University of Balamand, Saint George Hospital University Medical Center, Department of Anesthesiology, Beirut 1100-2807, Lebanon.
*Corresponding Author: Hazem Kafrouni
University of Balamand, Saint George Hospital University Medical Center, Department of Anesthesiology, Beirut 1100 2807, Lebanon.
Email: [email protected]
Received : Oct 17, 2021
Accepted : Nov 29, 2021
Published : Dec 06, 2021
Archived : www.jcimcr.org
Copyright : © Kafrouni H (2021).
In a surgical setting, intraoperative methylene blue usage is a safe and effective technique in detecting gastric leak during laparoscopic abdominal surgery . A Nasogastric (NG) tube is commonly used to empty the stomach and to monitor the occurrence of bowel occlusion after major abdominal surgery. The incidence of misplacement of NG tubes into the airways ranges between 0.3% and 15%  and is associated with significant morbidity and mortality .
A 68-year-old male patient presented to the operating room for scheduled laparoscopic cholecystectomy. After tracheal intubation and commencement of surgery, an 18 Fr. NG tube was inserted blindly through the nostril with no means of assessing its position. A solution of methylene blue was prepared and 240 ml were injected in the NG tube. Upon applying negative pressure suction on the NG, a noticeable change in airway pressure was noted and investigation through the use of fiber optic vision revealed the presence of bluish liquid in the bronchi. The NG tube was then re-inserted, the surgeon made the final confirmation of its proper placement within the stomach and the surgery continued uneventfully. Postoperative chest x-ray was suggestive of hypersensitivity pneumonitis and emphysema. Patient was first admitted to the intensive care unit where treatment was initiated, to be then transferred to the ward and later discharged on post-operative day three.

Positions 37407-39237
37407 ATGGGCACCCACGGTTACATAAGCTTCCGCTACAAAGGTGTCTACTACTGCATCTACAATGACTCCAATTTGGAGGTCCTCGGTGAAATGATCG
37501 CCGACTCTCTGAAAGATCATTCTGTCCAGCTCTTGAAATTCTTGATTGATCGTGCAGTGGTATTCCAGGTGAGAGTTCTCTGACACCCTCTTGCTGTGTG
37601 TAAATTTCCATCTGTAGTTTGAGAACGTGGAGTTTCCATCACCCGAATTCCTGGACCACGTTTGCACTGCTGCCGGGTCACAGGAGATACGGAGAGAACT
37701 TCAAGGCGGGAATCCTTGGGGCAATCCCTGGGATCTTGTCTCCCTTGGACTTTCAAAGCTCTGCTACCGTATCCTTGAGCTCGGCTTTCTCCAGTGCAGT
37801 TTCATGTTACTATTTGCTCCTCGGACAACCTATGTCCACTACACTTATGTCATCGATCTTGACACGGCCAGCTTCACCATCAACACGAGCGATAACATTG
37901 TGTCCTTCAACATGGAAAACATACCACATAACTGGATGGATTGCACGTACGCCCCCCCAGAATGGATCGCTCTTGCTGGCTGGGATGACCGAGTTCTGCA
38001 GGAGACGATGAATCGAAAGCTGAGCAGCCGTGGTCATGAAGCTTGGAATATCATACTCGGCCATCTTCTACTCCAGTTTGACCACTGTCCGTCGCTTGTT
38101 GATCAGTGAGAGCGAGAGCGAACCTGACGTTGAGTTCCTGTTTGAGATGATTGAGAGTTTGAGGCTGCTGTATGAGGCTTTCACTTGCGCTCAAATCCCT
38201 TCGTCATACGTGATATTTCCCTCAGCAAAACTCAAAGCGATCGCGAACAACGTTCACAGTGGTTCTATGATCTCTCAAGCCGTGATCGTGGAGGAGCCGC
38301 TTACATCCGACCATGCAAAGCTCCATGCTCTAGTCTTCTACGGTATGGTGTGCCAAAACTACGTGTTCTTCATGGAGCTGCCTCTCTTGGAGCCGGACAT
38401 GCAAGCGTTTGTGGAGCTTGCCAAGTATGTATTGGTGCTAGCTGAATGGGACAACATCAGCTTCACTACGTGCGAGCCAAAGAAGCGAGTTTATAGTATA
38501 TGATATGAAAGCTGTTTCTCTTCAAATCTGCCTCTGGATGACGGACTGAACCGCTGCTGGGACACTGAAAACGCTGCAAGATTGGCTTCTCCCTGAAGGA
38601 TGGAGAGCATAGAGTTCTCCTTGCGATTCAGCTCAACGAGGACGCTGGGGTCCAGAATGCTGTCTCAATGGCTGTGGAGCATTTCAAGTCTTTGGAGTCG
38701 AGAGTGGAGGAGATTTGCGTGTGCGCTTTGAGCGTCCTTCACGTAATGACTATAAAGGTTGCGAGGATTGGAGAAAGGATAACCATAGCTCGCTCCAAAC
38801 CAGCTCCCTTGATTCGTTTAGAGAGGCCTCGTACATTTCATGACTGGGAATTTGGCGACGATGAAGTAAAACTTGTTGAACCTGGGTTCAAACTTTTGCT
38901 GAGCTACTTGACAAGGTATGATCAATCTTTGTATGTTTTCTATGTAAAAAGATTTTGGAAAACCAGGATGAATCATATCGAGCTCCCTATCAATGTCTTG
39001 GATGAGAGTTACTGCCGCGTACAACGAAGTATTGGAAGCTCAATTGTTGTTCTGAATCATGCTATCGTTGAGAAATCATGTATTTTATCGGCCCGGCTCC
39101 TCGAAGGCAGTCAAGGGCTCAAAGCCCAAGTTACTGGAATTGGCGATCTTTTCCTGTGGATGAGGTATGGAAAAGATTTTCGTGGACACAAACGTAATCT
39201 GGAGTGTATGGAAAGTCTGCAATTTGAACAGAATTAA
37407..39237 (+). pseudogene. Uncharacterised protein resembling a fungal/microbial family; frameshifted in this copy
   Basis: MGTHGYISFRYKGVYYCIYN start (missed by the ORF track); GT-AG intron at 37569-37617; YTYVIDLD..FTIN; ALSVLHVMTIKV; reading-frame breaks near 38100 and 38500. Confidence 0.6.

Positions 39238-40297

Keywords: laparoscopic cholecystectomy; methylene blue; nasogastric tube; hypersensitivity pneumonitis; emphysema.
In a surgical setting, intraoperative methylene blue usage is a safe and effective technique in detecting gastric leak during laparoscopic abdominal surgery . A Nasogastric (NG) tube is commonly used to empty the stomach and to monitor the occurrence of bowel occlusion after major abdominal surgery. The incidence of misplacement of NG tubes into the airways ranges between 0.3% and 15%  and is associated with significant morbidity and mortality, as seen in the review of the literature .
The following case report is of a 68-year-old patient undergoing laparoscopic cholecystectomy, who was subject to intraoperative blind misplacement of nasogastric tube into the trachea and injection of 240 ml of methylene blue solution leading to airway pressure changes, postoperative hypersensitivity pneumonitis and emphysema. Patient was immediately started on treatment and follow-up supportive care. By highlighting this occurrence, we hope to increase clinical awareness of the risks of intraoperative blind nasogastric tube insertion and the high occurrence of misplacement as well as the dangers of accidental methylene blue injection in the lungs.
A 68-year-old male patient known to have diabetes mellitus II (HbA1c 6) and a history of gallstones presented to the operating room for scheduled laparoscopic cholecystectomy. History goes back to one day prior to presentation when the patient started complaining of right upper quadrant pain lasting for one hour then spontaneously relieved. On the day of presentation, the patient suffered from epigastric and right upper quadrant pain radiating to the right scapula increasing in intensity. Patient also reported diaphoresis, while denying nausea, vomiting, diarrhea, fever or chills. On physical examination, the abdomen was soft, non-distended with positive bowel sounds. Murphy and Mc Burney signs were negative. A CT scan of the abdomen was performed after IV contrast administration showing; a distended gallbladder with thickened walls and multiple gallstones the largest 18 X 15 mm, fluid around the gallbladder and fat streaking, and a 6 mm calculus in the common bile duct but no distention of the duct. The findings were compatible with acute calculus cholecystitis. ERCP was done on day 4 of hospitalization and laparoscopic cholecystectomy was scheduled the next day. Patient was studied preoperatively with complete investigations, a multidisciplinary workup including specialist counseling (gastroenterology, anesthesiology, cardiology, and endocrinology), and complete performance status evaluation. On physical examination, he had clear auscultation of the lungs, good bilateral air entry with no adventitious sounds. Chest radiography depicted infiltrates in the lingual, otherwise clear and a cardiac index within normal range. Patient was well informed about the surgical procedure, including all possible complications.